Meet Kara, an inspiring mother and partner who found herself swept away by the invaluable opportunities that both parents and children have when being part of a young family in Israel. She has created a beautiful life for her family here and is proud to call Tel Aviv home.
We asked Kara 5 questions so you can get to know her a little better, too.
When and why did you move to Tel Aviv?
In 2017, my family and I arrived in Tel Aviv for a semester. My partner had received a Fulbright Award to teach at Tel Aviv University for a semester, and we wanted our kids to experience life in Israel, learn Hebrew, and get to know their family here. I stayed for a few weeks, and then returned to my job in New York, visiting whenever I could. Of course, one opportunity opens other doors and my partner found herself with an offer of a position at the University of Haifa. Without question, our children were experiencing a far higher quality of life than in the US, and so we made the decision to stay. I went back and forth for a while but that got old quickly, so I quit my job in order to be here full time with my family.
What was your welcome-to-Tel-Aviv moment?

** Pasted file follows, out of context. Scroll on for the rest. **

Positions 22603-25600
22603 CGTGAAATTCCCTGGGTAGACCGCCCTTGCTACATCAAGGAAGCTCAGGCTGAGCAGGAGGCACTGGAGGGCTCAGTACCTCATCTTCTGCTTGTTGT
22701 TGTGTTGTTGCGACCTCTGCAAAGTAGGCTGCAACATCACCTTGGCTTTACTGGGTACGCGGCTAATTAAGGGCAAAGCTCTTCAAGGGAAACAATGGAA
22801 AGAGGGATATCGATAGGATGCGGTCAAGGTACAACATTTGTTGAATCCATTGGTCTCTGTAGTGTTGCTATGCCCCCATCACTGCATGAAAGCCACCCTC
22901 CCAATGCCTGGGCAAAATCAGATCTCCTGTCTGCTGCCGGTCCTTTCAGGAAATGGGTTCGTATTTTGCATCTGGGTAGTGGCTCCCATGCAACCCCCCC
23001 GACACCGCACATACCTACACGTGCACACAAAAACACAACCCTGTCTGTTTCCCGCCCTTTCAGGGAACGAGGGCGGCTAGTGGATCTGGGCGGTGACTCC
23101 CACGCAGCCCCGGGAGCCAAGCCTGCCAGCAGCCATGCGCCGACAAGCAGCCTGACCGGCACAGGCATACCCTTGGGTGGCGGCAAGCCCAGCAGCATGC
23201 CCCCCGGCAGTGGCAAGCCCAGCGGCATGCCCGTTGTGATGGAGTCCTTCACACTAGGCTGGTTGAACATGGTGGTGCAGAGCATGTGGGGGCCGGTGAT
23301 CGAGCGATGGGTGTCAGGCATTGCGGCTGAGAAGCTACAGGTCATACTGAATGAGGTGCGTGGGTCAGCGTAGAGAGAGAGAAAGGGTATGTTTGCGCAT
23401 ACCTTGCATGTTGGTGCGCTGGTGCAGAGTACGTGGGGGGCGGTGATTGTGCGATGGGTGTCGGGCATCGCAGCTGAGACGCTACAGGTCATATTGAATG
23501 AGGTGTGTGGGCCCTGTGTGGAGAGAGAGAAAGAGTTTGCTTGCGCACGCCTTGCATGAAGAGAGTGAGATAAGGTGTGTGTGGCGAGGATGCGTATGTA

My welcome-to-Tel-Aviv moment was taking my kids to a Static and Ben El concert in Luna Park. The concert was at 3pm. The tickets cost less than 50NIS. Like good New Yorkers, we arrived 15 minutes early, and so we were standing directly in front of the stage. The concert was so low-key, so wholesome, so fun, and so kid-friendly. It reaffirmed my impression that childhood is respected and valued here in a very special way.
What’s your best advice for internationals living in Tel Aviv?
If you’re an international with kids, my advice is to get to know the local pop culture! We watch the local reality TV shows, listen to local pop music on Galgalatz, watch Hadashot (news) on Channel 12. We even went to Eurovision! Even though I don’t understand what’s going on most the time, making a point of watching/listening has given me access to the culture and society in a way that feels authentic and that has certainly allowed my kids to engage with their classmates in ways that help them feel like they belong.
Where can we find you on a typical Thursday night?
On a typical Thursday night, you can find me teaching beginning English to adult refugees from Eritrea and Sudan, through a wonderful non-profit called The Schoolhouse. They are always looking for volunteers! Most Friday mornings, you can find me Shuk HaCarmel eating Shakshuka at “Shukshuka” [no typo there🙂] and doing the grocery shopping before I go home and bake challah. Saturdays are for outings — one of our favorites is to the Sachne.
What’s your favorite Hebrew word or phrase?
In the past couple of weeks at Citizen Cafe, I’ve learned such useful parenting expressions (like, clear the table and clean your room!). But most often, I find myself saying, אין לי מושג!״” (I have no idea!).